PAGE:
There was a dramatic photo-call at Dáil Éireann on Easter Monday highlighting opposition to what the justice and peace organisation Afri is calling “the shameful handing over of Shannon Airport by the Irish Government to the US war machine”. Actors Donal O’Kelly, Raymond Keane and Dylan Tighe – dressed as a US soldier, a Guantanamo detainee and an Irish politician – marked the tenth anniversary of the invasion of Iraq by dramatically enacting outside the Dáil what Afri coordinator Joe Murray calls “Ireland’s fawning welcome to illegal warriors and its cold indifference to illegal rendition for torture”.
The actors dramatised how ‘official Ireland’ warmly embraces the US military, while turning a blind eye to the kidnap and torture of civilians. “This may seem like a ‘stunt’”, said Mr Murray, “but its aim is deadly serious – to use the medium of drama to highlight what standard media coverage of the issue now routinely ignores, namely that we have made ourselves complicit in war crimes and the worst violations of human rights”.
Note: Afri Statement on the Tenth Anniversary of the Iraq War
“As we embark on Ireland’s own decade of remembrance it is crucial to reflect on the last decade and more of complicity in disastrous and immoral onslaughts on Afghanistan and Iraq. Even if these wars were not illegal – lacking UN authorisation – they have proved catastrophic for the populations and environments involved and in their bitter legacy of resentment and enmity. As a Security Council member in 2001-02 Ireland failed utterly to express our Constitution’s commitment to “the pacific settlement of international disputes” (Art. 29.2), thus abetting the undermining of UN authority on foot of unfounded claims about weapons of mass destruction. Our failure to confront the so-called War on Terror is also revealed in the indifference of successive governments, and the Garda, to the evidence of Ireland’s involvement with illegal rendition flights for torture.
This complicity has been detailed by Shannonwatch, and criticised by the Council of Europe, Amnesty International and, this year, the US-based Open Society Justice Initiative. The call from our own Human Rights Council in 2007 for an effective inspection regime for all relevant flights has been met with callous indifference. The new Chief Executive of Shannon Airport has recently declared that military traffic “has been in the DNA of Shannon for many years… [;] it’s lucrative and we are certainly going to go after it as much as possible.” This obscene metaphor blithely ignores the real genetic legacy of war, such as Agent Orange in Vietnam. And no-one checks whether equally appalling weaponry, such as depleted uranium, currently flows through Shannon’s bloodstream.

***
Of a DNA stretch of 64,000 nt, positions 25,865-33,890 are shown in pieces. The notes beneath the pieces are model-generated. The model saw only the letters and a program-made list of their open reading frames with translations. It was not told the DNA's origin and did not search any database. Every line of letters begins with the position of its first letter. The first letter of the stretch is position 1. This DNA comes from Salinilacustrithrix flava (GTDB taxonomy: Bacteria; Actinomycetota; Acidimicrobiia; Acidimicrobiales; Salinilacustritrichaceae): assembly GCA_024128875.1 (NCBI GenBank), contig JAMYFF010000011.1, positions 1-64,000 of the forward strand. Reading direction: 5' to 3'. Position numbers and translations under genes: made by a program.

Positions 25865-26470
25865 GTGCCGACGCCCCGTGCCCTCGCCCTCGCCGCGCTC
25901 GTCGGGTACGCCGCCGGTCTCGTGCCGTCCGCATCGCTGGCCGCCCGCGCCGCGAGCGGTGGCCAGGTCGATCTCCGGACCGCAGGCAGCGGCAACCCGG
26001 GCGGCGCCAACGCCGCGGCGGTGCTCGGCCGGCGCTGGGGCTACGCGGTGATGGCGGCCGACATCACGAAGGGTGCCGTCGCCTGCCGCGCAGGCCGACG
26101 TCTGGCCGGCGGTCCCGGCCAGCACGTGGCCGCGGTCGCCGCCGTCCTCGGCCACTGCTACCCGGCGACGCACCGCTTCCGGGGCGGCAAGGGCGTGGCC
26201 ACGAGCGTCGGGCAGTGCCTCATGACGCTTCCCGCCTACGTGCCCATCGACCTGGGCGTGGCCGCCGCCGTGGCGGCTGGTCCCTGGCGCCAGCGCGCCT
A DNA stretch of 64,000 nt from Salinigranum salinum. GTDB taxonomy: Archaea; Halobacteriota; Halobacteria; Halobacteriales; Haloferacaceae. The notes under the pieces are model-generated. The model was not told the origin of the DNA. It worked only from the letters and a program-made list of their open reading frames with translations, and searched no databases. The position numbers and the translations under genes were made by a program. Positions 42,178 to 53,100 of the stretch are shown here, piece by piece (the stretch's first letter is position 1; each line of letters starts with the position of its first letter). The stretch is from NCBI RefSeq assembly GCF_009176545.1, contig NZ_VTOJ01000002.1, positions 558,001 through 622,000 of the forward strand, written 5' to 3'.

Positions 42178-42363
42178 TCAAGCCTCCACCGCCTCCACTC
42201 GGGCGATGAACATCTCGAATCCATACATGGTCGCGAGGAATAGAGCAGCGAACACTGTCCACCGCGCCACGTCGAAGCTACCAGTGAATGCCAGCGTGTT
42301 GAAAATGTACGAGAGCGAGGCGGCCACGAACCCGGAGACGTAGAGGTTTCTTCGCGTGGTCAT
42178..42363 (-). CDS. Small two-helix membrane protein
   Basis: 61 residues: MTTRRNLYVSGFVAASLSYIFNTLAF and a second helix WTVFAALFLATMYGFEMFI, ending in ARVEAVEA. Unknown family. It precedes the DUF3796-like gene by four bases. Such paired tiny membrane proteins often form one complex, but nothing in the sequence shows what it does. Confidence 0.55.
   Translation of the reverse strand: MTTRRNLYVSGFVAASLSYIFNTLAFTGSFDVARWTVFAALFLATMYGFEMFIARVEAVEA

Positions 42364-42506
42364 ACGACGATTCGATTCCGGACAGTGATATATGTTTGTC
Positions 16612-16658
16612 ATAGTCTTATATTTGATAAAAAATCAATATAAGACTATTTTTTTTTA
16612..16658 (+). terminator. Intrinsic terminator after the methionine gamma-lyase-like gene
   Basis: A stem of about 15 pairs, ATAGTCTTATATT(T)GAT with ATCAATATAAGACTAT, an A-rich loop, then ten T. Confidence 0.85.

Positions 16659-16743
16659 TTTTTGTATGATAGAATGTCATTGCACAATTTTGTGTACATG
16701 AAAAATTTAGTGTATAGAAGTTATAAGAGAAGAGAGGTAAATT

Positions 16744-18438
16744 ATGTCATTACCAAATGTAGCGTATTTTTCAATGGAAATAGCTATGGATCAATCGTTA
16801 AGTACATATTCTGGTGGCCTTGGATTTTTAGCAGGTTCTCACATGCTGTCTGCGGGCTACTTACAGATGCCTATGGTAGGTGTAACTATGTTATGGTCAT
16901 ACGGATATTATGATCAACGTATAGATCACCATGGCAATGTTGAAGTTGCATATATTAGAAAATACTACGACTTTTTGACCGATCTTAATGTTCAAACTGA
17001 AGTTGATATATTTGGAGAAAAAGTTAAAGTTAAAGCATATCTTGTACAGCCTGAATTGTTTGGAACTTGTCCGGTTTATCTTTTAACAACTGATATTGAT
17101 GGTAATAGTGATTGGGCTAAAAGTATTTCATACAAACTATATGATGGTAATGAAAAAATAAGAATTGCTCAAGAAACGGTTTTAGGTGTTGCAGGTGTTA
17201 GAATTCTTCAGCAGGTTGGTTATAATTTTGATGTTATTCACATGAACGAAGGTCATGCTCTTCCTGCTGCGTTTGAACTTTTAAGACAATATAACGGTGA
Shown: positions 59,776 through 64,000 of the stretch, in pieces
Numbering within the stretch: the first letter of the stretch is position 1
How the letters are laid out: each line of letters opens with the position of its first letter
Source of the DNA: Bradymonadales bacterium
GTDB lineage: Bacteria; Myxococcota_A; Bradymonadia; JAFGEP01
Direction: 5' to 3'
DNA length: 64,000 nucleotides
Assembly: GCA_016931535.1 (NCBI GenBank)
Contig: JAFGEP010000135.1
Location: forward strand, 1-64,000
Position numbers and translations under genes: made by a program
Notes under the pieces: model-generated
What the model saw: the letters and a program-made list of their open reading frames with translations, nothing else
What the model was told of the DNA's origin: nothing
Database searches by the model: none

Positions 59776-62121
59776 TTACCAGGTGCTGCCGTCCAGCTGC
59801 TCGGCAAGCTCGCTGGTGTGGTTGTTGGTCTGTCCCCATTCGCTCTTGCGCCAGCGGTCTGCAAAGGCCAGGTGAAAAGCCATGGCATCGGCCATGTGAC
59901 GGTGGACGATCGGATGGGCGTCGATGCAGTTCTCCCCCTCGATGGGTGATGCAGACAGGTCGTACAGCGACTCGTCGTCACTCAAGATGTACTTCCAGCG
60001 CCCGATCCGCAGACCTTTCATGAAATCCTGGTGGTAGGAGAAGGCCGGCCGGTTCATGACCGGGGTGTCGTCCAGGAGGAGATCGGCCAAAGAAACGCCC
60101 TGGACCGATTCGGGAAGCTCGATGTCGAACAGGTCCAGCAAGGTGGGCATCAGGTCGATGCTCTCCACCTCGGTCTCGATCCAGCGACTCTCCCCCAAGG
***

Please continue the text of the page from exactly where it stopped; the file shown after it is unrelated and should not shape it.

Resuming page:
Official Ireland’s line is ‘whatever you do, say nothing, hear nothing, see nothing.’ But in the real world, DNA is a complex of different strands. Ireland’s ‘DNA’ contains a vital strand of peacekeeping, non-aggression and friendly co-operation. This has been shamefully suppressed by our political establishment and police authorities, all-too-conscious of their imagined role among the high and mighty, all-too-contemptuous of basic human rights at home and abroad. Our conniving in illegal aggression and the denial of human rights is a lamentable stain on Ireland’s role in world affairs. The continuing pressure for further aggression in Iran and elsewhere makes it urgent that we as Irish citizens hold our government to account, not merely to correct a vast historic injustice but to prevent even more death, destruction and denial in the future.”